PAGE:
INNOVATION SCHOOLS RAISE LEARNING OUTCOMES FOR STUDENTS
December 17, 2009
The Innovation Schools Act, passed by the Colorado legislature in 2008, permits public schools, groups of schools and school districts to escape some of the heaviest state regulations and the most restrictive collective bargaining agreements and to develop new, creative teaching models for delivering high-quality education to schoolchildren, says Liv Finne, Education Director for the Washington Policy Center.
The Colorado Department of Education's description of the program is two-fold:
- The Innovation Schools Act encourages schools and districts to design and implement innovative practices in a wide variety of areas to improve student outcomes.
- The act allows schools and districts to obtain waivers from those policies that would otherwise present obstacles to such innovations.
Key findings from Colorado's Innovation Schools Act:
- School leaders are allowed to obtain waivers from the heaviest state regulations and the most restrictive collective bargaining agreements to offer new, creative teaching models for delivering high-quality education to schoolchildren.
- A principal in an Innovation School is allowed to hire teachers on one-year contracts and pay them bonuses for raising student achievement.
- The Innovation School status of a school can be revoked if, after three years, the academic performance of its students does not improve.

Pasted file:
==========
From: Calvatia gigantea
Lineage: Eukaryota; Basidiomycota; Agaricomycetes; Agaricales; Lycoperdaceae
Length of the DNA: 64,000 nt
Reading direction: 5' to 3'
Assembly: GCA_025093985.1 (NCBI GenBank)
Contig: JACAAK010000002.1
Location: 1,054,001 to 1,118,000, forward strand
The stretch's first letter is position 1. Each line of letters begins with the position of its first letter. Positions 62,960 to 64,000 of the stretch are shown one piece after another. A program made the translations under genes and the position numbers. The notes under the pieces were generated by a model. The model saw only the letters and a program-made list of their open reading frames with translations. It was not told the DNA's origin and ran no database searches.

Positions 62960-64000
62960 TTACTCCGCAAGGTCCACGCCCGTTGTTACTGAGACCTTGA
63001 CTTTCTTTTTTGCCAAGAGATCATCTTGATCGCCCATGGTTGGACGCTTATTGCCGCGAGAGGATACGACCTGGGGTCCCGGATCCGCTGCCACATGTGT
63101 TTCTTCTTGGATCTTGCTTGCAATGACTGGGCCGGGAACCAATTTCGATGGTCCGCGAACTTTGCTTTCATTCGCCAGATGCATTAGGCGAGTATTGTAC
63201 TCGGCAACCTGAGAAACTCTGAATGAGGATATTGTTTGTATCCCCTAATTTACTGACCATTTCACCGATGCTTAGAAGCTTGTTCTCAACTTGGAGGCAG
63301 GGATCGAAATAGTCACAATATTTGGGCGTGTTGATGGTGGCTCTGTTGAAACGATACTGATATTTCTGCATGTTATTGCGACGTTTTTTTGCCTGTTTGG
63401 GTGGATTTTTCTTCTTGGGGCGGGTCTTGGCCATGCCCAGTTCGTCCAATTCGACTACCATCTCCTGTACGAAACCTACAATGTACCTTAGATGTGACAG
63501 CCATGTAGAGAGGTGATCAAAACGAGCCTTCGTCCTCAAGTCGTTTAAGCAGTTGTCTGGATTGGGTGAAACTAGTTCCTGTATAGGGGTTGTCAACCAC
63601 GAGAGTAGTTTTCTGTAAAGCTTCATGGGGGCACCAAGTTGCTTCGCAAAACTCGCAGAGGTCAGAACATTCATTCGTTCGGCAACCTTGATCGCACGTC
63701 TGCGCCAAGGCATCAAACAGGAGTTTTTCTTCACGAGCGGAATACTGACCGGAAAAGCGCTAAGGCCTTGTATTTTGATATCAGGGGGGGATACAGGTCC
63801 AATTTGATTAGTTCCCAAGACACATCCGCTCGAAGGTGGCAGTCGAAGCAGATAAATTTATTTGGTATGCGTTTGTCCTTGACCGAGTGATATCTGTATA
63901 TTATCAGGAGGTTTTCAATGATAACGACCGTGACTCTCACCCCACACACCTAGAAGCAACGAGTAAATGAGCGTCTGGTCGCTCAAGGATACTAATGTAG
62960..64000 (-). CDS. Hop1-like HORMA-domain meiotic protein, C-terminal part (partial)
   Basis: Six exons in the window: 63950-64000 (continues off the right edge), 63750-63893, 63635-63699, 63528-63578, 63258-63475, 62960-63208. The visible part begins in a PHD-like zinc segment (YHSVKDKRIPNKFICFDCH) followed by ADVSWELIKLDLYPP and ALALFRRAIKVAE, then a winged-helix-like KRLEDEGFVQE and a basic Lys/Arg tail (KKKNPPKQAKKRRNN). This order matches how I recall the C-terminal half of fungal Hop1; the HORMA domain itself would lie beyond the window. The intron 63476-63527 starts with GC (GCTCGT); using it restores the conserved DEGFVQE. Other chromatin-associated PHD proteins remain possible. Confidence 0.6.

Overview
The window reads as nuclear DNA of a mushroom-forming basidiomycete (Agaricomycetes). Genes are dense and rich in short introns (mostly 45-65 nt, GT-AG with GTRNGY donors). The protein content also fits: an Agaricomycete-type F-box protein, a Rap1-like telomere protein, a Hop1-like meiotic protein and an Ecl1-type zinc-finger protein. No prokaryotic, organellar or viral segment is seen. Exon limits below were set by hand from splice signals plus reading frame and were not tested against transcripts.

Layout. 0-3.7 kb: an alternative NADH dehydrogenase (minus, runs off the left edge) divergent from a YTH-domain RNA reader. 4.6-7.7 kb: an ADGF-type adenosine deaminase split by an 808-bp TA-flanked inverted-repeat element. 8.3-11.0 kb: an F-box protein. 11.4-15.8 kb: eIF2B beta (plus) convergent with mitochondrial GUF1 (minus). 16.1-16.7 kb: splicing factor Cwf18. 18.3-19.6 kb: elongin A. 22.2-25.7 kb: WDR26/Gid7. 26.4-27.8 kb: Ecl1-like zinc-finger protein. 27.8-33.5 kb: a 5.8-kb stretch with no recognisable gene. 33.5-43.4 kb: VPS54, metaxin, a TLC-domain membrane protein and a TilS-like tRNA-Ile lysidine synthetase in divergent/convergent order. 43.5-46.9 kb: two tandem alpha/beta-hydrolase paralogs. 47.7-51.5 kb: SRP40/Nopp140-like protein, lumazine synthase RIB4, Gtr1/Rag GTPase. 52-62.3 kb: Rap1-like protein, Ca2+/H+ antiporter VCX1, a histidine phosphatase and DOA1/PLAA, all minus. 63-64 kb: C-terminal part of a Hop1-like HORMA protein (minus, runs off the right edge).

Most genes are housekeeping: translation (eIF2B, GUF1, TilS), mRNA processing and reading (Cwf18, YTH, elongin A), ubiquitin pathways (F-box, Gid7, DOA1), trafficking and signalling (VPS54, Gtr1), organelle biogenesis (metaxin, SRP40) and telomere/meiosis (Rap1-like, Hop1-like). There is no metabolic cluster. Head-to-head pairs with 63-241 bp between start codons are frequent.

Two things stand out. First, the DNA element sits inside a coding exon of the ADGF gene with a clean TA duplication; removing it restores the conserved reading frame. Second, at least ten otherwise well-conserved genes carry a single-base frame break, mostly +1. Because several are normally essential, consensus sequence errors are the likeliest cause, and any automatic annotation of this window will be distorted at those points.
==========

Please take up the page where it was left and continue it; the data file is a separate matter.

The new law is bringing significant educational benefits to Colorado children. However, Innovation Schools are not legal in Washington State. The highly-centralized regulatory structure of Washington's public school system prevents enterprising school leaders and teachers from creating school models designed to meet the educational needs of their students, says Finne:
- Adopting an approach like the one enacted in Colorado would allow Washington officials to reorganize public education based on the knowledge and experience of local school principals and teachers.
- An Innovation School policy would significantly increase Washington's chances of winning up to $250 million in the Obama Administration's Race to the Top competition.
- Under current state law, Washington schools are not eligible to receive money from either program.
Source: Liv Finne, "Innovation Schools Raise Learning Outcomes for Students," Washington Policy Center, December 15, 2009.
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